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EXERCISE FOR THE PRIMARY PREVENTION OF BREAST CANCER AND OSTEOPOROSIS IN POSTMENOPAUSAL WOMEN WITH OVERWEIGHT OR OBESITY
Autor/aGonzalo Encabo, Paola
DepartamentoBiología de Sistemas
Director/aGarcía Honduvilla, Natalio Antonio
Codirectores/asValadés Cerrato, David; Pérez López, Alberto
Fecha de defensa03/06/2021
CalificaciónSobresaliente Cum Laude
ProgramaCiencias de la Salud (RD 99/2011)
Mención internacionalSi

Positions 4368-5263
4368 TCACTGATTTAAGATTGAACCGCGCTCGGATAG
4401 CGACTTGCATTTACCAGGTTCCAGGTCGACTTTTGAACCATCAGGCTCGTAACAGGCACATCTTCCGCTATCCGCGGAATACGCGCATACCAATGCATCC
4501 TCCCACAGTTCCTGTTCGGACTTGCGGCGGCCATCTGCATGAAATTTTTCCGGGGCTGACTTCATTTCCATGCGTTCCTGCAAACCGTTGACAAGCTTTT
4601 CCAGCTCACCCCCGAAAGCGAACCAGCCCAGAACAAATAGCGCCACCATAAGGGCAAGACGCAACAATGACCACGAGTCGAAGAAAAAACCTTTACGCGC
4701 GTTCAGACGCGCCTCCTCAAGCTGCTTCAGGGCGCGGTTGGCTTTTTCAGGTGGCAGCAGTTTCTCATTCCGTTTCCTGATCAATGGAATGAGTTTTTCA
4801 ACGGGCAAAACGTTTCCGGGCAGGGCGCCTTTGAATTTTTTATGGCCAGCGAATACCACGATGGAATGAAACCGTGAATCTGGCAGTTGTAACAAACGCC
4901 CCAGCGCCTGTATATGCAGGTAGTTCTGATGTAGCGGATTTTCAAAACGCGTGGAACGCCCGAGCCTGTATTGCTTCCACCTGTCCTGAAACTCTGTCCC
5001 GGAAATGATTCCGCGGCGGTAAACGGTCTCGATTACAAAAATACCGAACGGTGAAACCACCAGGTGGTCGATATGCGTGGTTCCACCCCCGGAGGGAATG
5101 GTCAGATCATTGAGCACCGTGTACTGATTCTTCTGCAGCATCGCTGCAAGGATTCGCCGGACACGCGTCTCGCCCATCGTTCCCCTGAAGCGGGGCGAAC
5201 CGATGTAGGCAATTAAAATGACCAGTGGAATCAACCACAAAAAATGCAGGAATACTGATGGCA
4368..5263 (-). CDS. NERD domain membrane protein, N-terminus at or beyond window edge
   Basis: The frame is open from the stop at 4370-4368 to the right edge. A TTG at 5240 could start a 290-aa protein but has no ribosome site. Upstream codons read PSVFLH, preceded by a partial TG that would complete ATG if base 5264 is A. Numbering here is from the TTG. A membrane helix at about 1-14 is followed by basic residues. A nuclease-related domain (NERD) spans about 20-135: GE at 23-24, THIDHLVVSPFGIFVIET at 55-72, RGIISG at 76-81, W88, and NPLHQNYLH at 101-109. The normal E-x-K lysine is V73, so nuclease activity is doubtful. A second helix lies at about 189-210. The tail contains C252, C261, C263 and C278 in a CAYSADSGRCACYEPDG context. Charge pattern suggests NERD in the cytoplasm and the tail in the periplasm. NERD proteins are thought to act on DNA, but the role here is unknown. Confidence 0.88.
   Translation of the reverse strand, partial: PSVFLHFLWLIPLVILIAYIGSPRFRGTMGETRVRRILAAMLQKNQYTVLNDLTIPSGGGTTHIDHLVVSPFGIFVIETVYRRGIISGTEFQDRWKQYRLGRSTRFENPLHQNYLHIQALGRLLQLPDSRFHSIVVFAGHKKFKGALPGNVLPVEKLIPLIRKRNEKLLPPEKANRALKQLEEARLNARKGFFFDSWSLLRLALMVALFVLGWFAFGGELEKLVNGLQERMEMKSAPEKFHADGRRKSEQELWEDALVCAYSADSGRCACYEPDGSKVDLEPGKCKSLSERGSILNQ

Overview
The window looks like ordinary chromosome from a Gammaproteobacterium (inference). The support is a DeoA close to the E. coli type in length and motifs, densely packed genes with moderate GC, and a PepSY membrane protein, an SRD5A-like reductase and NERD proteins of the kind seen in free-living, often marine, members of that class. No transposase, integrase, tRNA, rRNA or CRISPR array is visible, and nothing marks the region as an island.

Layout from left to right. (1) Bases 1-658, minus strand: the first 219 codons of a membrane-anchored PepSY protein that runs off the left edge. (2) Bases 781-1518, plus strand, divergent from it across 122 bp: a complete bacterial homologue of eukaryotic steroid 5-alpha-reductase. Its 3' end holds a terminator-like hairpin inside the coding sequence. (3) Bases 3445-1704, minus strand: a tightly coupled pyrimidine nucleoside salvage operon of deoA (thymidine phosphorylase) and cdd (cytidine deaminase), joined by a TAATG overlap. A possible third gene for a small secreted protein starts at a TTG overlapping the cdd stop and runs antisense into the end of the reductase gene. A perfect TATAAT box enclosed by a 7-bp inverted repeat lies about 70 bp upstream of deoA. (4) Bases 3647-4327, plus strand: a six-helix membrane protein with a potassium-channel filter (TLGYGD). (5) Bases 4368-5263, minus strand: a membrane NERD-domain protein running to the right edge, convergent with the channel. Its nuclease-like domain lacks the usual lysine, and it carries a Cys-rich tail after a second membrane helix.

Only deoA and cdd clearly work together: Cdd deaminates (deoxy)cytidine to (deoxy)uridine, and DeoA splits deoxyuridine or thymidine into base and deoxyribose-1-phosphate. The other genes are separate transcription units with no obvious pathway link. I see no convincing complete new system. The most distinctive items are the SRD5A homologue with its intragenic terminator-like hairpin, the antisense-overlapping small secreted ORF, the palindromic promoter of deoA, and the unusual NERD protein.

ResumenMenopause is related to several endocrine changes that are associated to increases in fat mass and reductions in bone mineral density, thus, increasing the risk of obesity and osteoporosis in postmenopausal women. Obesity during menopause increases the risk of multiple diseases, particularly postmenopausal breast cancer risk. However, regular exercise participation can reduce the risk of fat mass gains following menopause and, ultimately, prevent these chronic diseases. Given the importance of exercise as a primary prevention strategy of multiple diseases in postmenopausal women, the hypothesis of the present thesis was that different exercise parameters (e.g., volume and type) would improve intermediate breast cancer markers and osteoporosis risk in postmenopausal women with overweight or obesity, after an exercise intervention and after a follow-up period. Four studies were conducted to test this hypothesis according to the following objectives: To examine the effects of a time-matched endurance versus concurrent training (endurance + resistance training) on circulating sex hormones levels and body composition in postmenopausal women (Study 1). To compare the dose-response effects of prescribed aerobic exercise volume on adiposity outcomes (Study 2). To explore the associations between breast cancer-related biomarkers and weight regain following exercise-induced weight loss in postmenopausal women (Study 3). And lastly, to examine the effects of different exercise volumes on bone mineral density and content in previously inactive, postmenopausal women during a 12-month intervention and one year after intervention completion (Study 4). In Study 1, thirty-five postmenopausal women with obesity were recruited and randomized to a 12-week endurance training intervention (N=10), concurrent training (N=13) or to a control group (N=12). Body composition and sex hormones were measured before and after the intervention. In Study 2 data from the Alberta Physical Activity and Breast Cancer Prevention (ALPHA) Trial and Breast Cancer and Exercise Trial in Alberta (BETA) were pooled for this analysis (N=720). These were 12-month randomised controlled trials, in which participants were randomised to 225 minutes/week of aerobic exercise versus usual inactive lifestyle (ALPHA Trial), or 150 minutes/week versus 300 minutes/week (high-volume) (BETA). Body composition was measure using DXA scans and computed tomography. In Study 3, from the 400 participants included in BETA, 214 lost weight during the intervention, and had body composition and blood sample data during the follow-up and were included in these analyses. For Study 4, data from the BETA trial was used to assess total bone mineral density (g/cm2) and bone mineral content (g), with measurements taken at baseline, 12-months (end of the intervention) and 24-months (follow-up) using whole-body dual-energy X-ray absorptiometry. Based on results from these four papers, it was concluded that exercise type and exercise volume are important components of exercise prescription for reducing osteoporosis risk, via influences on bone mineral density, breast cancer risk, via influences on adiposity and sex hormones reductions, in postmenopausal women with overweight and obesity. Moreover, there is a need to maintain adiposity changes to preserve exercise-induced reductions in breast-cancer related biomarkers after a follow-up period.